Propeller, Two-Blade, Ground Adjustable Pitch, Metal

Display Status:

This object is not on display at the National Air and Space Museum. It is either on loan or in storage.

Collection Item Summary:

Thomas Dicks, an English émigré, founded the Dicks-Luttrell Propeller Company in 1918 with a Westinghouse co-worker. Reorganization by Pittsburgh entrepreneurs resulted in creation of the Standard Steel Propeller Company, which was eager to receive an Army contract for an early experimental controllable and reversible-pitch propeller. Collaboration with the Army's Engineering Division began in 1919. Mechanical hub design was attributed to Dicks, who received the assistance of the Army's Frank Caldwell, a leading propeller designer of the early 20th century.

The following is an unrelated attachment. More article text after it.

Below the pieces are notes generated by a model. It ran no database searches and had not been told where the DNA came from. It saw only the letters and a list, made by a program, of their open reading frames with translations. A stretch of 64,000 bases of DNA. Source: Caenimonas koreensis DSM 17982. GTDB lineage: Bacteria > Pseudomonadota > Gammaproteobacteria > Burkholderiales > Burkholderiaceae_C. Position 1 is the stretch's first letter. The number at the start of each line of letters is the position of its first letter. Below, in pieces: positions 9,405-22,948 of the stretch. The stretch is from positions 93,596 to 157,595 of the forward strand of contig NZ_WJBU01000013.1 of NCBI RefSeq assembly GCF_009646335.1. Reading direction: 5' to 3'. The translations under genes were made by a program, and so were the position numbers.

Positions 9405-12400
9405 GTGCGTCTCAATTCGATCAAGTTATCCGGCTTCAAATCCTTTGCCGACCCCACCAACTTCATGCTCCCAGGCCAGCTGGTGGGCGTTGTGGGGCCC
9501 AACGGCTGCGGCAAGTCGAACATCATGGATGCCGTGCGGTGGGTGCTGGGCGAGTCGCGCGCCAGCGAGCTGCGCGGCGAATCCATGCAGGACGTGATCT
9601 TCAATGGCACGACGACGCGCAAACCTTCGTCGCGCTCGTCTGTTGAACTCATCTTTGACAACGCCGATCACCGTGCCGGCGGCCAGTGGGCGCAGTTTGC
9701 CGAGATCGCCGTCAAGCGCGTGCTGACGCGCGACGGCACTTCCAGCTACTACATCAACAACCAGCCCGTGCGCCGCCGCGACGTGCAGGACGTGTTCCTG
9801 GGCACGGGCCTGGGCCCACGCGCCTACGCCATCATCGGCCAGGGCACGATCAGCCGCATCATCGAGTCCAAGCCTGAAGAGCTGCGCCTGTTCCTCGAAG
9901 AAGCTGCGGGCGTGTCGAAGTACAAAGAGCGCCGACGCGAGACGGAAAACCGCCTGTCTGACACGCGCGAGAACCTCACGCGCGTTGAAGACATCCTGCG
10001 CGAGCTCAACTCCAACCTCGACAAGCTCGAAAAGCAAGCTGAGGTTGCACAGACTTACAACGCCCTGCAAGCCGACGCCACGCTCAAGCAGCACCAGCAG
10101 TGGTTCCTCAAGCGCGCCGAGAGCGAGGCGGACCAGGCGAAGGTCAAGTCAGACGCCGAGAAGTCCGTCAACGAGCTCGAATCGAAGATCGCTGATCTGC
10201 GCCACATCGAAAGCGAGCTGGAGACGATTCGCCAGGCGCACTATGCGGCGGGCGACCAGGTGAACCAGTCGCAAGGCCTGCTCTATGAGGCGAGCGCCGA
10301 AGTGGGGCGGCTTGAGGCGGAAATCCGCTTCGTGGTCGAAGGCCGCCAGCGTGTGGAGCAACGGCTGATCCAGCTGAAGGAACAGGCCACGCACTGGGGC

This highly significant artifact; a predecessor to the modern variable-pitch propeller, was the first design to employ counterweights. Built for the Liberty engine and DeHavilland DH-4 aircraft, the Dicks-Caldwell design appeared satisfactory from the standpoint of mechanical engineering after considerable development, but its excessive weight made it prohibitive. Standard Steel abandoned the design of a variable-pitch mechanism in 1923 and continued its specialization in the construction of metal blades in direct cooperation with the Army.